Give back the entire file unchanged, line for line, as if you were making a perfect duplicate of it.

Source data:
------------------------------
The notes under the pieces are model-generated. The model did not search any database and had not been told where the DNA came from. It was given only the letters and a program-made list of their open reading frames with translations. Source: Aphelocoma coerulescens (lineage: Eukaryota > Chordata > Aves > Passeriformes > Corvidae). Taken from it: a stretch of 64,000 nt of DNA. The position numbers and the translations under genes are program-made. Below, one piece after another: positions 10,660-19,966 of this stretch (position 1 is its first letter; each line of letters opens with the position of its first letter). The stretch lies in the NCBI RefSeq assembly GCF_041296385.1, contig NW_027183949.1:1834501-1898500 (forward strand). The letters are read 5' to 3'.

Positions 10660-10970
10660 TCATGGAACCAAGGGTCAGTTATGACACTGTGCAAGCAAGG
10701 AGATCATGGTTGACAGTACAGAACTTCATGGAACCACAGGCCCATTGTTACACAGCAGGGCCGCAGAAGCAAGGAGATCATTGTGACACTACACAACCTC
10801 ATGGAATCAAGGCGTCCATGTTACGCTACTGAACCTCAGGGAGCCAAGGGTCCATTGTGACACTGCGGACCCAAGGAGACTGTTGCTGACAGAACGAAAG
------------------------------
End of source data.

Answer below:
The notes under the pieces are model-generated. The model did not search any database and had not been told where the DNA came from. It was given only the letters and a program-made list of their open reading frames with translations. Source: Aphelocoma coerulescens (lineage: Eukaryota > Chordata > Aves > Passeriformes > Corvidae). Taken from it: a stretch of 64,000 nt of DNA. The position numbers and the translations under genes are program-made. Below, one piece after another: positions 10,660-19,966 of this stretch (position 1 is its first letter; each line of letters opens with the position of its first letter). The stretch lies in the NCBI RefSeq assembly GCF_041296385.1, contig NW_027183949.1:1834501-1898500 (forward strand). The letters are read 5' to 3'.

Positions 10660-10970
10660 TCATGGAACCAAGGGTCAGTTATGACACTGTGCAAGCAAGG
10701 AGATCATGGTTGACAGTACAGAACTTCATGGAACCACAGGCCCATTGTTACACAGCAGGGCCGCAGAAGCAAGGAGATCATTGTGACACTACACAACCTC
10801 ATGGAATCAAGGCGTCCATGTTACGCTACTGAACCTCAGGGAGCCAAGGGTCCATTGTGACACTGCGGACCCAAGGAGACTGTTGCTGACAGAACGAAAG